Looking around the Internet, I came upon a brief review of one of the first postcard guides, published by Walter Scott in Leeds (England) in 1903. Appearing in The London Philatelist 12:140 (August 1903), the reviewer clearly draws the line at picture postcards. In his view, the study of government-issue postcards of the traditional picture-less type does constitute a branch of philately, but the collection of privately-produced picture postcards is something else — and, whatever it may be, it is not worthy of discussion in the august journal of the Philatelic Society, London! Alas — as with so many of the guides and magazines that accompanied the postcard boom of the early 1900s, no trace of All About Post Cards appears online. If anyone has seen the book, we would be interested in hearing about it.
The reviewer’s rather snide opening suggestion that the book might be considered more self-promotional than scholarly relates to the fact that its author, Scott, was himself a significant publisher of picture postcards, particularly of scenes from around Yorkshire. He does not appear to have been connected with the Walter Scott who published postcards in Barrie, Ontario, around the same time. Anyway, for your consideration, here is the review:
ALL ABOUT POST CARDS. By J. W. [sic] Scott. Scott and Wilson, 4, Reginald Mount, Leeds.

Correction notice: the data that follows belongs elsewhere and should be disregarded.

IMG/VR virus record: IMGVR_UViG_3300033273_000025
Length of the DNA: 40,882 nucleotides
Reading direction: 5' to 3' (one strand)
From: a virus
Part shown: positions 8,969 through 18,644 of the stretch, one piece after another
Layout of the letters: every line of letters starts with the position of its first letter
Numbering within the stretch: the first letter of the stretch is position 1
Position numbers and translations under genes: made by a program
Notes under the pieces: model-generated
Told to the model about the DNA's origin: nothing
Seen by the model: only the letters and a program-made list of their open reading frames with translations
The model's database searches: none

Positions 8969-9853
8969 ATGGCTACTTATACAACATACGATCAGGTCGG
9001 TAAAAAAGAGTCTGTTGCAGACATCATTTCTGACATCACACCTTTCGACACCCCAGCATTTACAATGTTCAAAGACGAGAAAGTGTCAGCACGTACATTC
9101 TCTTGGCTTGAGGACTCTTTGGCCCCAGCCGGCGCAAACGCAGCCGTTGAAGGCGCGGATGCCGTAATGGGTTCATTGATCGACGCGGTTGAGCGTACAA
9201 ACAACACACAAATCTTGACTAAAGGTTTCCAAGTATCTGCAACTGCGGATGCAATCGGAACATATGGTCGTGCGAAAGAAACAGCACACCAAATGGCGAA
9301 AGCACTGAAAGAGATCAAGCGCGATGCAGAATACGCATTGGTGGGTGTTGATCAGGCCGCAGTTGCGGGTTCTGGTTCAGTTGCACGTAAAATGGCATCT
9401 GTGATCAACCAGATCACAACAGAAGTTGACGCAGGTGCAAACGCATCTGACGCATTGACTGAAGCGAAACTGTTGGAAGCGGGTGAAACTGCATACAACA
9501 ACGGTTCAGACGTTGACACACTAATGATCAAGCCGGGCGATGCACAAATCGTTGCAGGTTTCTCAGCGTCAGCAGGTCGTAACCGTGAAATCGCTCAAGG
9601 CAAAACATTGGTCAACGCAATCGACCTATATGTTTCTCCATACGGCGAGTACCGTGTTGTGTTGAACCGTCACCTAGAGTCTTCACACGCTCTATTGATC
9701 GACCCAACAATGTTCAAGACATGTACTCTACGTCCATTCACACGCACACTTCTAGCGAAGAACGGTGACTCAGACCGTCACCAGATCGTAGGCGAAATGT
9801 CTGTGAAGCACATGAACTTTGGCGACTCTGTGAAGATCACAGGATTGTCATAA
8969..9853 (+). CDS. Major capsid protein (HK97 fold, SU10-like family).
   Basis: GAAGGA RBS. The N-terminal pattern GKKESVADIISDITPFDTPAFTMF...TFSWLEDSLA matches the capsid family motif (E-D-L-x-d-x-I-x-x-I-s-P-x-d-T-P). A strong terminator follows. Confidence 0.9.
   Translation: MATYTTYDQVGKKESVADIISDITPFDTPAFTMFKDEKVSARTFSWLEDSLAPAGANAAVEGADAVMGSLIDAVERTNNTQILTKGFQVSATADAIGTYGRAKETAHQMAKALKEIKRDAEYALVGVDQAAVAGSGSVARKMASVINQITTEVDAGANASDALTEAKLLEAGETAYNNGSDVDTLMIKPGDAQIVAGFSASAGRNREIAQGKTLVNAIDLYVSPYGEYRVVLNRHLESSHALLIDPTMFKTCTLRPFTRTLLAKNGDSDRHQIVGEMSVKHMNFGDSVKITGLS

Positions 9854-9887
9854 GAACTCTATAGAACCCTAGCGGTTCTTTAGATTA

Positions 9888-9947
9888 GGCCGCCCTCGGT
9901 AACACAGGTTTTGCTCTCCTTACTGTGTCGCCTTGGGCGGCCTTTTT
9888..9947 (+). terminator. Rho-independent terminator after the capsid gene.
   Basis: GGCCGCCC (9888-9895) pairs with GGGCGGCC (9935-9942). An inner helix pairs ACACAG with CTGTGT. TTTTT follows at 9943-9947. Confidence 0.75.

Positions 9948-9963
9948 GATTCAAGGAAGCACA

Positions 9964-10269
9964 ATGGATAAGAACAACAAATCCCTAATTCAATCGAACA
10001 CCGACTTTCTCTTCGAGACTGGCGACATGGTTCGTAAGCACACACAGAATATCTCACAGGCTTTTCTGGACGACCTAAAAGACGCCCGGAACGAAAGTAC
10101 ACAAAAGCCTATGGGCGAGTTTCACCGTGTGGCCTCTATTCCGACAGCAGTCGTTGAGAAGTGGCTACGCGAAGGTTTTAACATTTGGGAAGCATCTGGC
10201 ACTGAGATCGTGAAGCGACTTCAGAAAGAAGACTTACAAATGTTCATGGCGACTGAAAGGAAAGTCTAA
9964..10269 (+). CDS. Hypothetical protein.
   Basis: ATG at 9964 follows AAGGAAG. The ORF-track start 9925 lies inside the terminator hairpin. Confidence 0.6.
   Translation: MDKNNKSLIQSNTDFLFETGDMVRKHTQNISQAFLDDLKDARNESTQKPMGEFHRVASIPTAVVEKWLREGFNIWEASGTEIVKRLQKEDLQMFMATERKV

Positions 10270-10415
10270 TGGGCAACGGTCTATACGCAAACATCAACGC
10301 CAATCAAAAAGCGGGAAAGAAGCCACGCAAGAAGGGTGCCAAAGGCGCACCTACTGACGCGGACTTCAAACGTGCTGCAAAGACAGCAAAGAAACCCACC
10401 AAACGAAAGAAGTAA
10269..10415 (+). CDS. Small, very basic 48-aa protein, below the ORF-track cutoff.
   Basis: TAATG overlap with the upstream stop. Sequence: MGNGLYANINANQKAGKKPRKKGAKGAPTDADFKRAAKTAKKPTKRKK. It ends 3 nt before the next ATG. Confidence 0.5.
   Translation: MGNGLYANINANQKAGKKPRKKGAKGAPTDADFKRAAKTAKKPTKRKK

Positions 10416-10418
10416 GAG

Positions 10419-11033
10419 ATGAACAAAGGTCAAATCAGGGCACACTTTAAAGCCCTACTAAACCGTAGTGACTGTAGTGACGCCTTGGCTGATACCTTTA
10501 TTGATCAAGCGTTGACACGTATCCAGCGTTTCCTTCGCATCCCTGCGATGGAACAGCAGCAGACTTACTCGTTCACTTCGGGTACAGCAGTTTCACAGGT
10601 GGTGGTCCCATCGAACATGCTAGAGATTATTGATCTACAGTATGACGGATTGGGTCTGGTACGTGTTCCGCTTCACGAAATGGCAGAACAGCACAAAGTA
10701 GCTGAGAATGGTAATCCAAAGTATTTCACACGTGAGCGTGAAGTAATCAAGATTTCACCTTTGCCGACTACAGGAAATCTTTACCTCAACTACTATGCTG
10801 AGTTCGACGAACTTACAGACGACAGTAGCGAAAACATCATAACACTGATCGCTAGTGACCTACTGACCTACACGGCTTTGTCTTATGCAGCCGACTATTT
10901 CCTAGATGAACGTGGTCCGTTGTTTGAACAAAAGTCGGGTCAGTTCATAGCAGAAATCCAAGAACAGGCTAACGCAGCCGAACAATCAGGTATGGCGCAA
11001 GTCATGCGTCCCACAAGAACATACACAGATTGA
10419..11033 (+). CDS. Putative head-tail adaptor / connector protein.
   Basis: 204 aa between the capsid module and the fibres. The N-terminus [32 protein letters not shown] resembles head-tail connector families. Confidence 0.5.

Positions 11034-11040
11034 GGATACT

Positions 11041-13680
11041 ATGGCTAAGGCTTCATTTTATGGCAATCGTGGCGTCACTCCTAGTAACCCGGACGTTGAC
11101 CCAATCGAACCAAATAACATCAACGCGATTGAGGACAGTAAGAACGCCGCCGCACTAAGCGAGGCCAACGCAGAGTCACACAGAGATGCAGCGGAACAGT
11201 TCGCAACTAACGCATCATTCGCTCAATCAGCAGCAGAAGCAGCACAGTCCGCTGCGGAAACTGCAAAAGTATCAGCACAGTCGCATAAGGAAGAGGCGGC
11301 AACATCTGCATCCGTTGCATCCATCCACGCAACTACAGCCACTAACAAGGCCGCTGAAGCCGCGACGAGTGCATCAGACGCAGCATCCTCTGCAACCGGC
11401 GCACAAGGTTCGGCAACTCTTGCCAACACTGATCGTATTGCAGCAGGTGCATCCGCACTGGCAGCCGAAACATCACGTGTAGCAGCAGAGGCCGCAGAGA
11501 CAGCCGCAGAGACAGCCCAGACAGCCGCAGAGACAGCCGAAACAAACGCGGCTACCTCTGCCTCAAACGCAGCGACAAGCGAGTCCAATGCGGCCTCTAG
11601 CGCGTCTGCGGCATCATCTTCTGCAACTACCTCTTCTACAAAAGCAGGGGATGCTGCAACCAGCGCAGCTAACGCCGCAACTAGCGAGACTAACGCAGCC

“THERE is nothing like leather,” cried the shoemaker, and it is only natural that Mr. W. J. Scott should sing the praises of the wares that his firm so largely deal in. The book in question, containing some seventy pages devoted to the post card — official and pictorial — and thirty-four pages of the firm’s price catalogue of the same, bears out our opening quotation. None the less, this little volume will be found to afford both interest and information to those who are interested in entires, the author acknowledging his indebtedness to Mr. W. B. Warhurst, the well-known collector and worker on the subject of entires, and to Mr. E. W. Richardson, the editor of The Picture Post Card. The letterpress, divided into nearly twenty chapters, devotes about equal space to both sections of the subject, but there is an obvious leaning on the part of the author to the “fascinating hobby” of pictorial card collecting. This is not an “interesting branch of Philately,” as are termed the regular post cards, and does not call for any comment in our columns. Of its amazing popularity we have had abundant evidence as previously recorded in our pages, and we see no reason why such charming and artistic mementoes, produced at a price that places them within the reach of all, should not have an abiding and brilliant future. As regards officially issued post cards, we should be only too glad if this branch of Philately could be reinvigorated and sustained; it has the merits of straightforwardness in issue, limits in numbers, and relatively small cost, and we should rejoice to see its adherents increased; their bulk is against them, but they are far more easily susceptible of arrangement than are envelopes, and they embrace far less stationery. They have probably been crowded off the philatelic stage by the ever-increasing quantity of new issues of all sorts, and it is to be hoped that by the aid of such excellent advocacy as that of Mr. Scott and others their popularity may be restored.